Our brains control everything we do: our breathing, our speaking, our thinking, our decision making, our emotions, and the way we connect with our friends and loved ones.
Severe trauma called Traumatic Brain Injury (TBI) or closed head injury occurs when our brain is damaged due to high impact with the skull.
Every year, at least 1.7 million traumatic brain injuries occur in the United States. Most of these are mild and include concussions. But many of these injuries are severe.
Important facts to know about brain injury:
- Who is most likely to suffer a TBI? Children ages 0 to 4 years, adolescents aged 15-19 years old and adults aged 65 and older.
- Who is most likely to die from TBI? Adults 75 and older.
What causes traumatic brain injuries?
- Falls, including slip and falls are a major source of traumatic brain injuries. Older adults are the most vulnerable to this situation whether they live in their own home or in a senior living arrangement. Falls are also common in hospitals and rehabilitation centers.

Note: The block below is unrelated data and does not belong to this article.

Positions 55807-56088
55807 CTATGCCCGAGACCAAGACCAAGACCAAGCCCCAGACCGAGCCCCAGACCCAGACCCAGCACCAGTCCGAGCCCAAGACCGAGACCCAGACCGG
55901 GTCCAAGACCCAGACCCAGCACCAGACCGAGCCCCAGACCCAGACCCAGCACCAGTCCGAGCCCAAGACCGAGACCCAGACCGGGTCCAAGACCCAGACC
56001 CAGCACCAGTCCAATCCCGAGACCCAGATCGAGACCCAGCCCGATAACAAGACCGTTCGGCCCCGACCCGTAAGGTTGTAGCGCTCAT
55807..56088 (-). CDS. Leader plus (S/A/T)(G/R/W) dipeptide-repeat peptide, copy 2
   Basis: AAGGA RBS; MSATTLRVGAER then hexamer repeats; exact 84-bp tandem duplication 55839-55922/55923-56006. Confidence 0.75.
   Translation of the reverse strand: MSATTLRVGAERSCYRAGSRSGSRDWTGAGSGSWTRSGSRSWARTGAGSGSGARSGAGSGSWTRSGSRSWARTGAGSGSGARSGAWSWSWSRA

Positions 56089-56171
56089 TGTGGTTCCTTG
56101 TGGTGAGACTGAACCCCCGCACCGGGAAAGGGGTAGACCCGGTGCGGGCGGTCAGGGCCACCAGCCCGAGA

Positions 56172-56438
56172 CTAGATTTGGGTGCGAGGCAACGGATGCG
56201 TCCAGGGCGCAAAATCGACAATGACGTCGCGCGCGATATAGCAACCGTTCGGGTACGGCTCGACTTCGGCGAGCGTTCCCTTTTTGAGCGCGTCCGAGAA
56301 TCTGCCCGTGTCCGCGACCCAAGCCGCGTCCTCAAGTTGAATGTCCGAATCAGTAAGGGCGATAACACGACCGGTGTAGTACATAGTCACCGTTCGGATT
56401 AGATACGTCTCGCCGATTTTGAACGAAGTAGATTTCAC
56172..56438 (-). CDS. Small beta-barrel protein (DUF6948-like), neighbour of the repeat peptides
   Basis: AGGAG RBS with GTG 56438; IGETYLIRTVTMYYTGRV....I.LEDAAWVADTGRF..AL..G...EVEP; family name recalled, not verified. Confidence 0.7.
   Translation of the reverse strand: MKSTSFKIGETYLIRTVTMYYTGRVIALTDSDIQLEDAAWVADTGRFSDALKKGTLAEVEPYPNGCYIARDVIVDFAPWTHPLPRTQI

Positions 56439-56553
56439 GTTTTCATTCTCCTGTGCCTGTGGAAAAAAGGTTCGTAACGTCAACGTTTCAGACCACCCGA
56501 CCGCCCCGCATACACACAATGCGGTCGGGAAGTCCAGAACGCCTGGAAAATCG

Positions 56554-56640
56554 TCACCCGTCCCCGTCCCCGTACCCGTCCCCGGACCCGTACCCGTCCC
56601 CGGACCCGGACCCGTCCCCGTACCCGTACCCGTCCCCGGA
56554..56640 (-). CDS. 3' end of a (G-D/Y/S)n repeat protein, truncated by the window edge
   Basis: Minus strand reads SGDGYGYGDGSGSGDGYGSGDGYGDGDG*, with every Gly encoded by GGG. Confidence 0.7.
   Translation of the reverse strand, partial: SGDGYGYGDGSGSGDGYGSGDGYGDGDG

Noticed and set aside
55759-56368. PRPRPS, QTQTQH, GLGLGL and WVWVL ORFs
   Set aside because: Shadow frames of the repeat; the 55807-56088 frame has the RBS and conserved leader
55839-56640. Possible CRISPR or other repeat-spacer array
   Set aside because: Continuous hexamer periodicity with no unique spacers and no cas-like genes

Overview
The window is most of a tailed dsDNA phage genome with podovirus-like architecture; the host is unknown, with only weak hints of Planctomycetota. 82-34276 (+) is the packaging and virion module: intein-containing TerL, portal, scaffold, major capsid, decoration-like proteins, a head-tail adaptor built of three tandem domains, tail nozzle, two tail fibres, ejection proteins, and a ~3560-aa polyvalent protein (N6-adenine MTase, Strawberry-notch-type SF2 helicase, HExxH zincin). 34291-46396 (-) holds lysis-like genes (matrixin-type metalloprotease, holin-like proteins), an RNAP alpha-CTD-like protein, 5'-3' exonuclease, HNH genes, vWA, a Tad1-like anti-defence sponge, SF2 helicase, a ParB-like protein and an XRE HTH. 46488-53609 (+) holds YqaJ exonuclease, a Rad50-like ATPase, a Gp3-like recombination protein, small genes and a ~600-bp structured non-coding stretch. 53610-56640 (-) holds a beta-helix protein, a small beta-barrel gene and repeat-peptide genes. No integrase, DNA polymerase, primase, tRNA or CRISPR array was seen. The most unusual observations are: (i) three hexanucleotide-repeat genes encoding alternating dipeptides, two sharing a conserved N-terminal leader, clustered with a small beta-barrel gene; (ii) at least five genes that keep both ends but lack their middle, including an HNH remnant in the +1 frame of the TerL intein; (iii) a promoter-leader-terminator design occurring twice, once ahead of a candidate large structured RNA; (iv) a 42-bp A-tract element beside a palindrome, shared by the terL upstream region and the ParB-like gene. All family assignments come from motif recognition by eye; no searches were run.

- Automobile accidents, particularly when seat belts are not used. Adolescents in the back seat are the most likely victims of this scenario.
- Sports (both contact and non-contact). The biggest contributors to concussion are soccer and football. Football involves collision. Soccer typically doesn’t but the participants wear no protective headgear.
- Medical malpractice occurs when a patient does not receive adequate treatment and supervision in a medical setting, causing severe damage to the brain.
Victims of trauma to the head or brain may be eligible to seek monetary compensation for their damages if the accident was the result of negligence of another party. This monetary compensation can help pay for medical expenses, loss of income or earning potential, and help to compensate for your pain and suffering.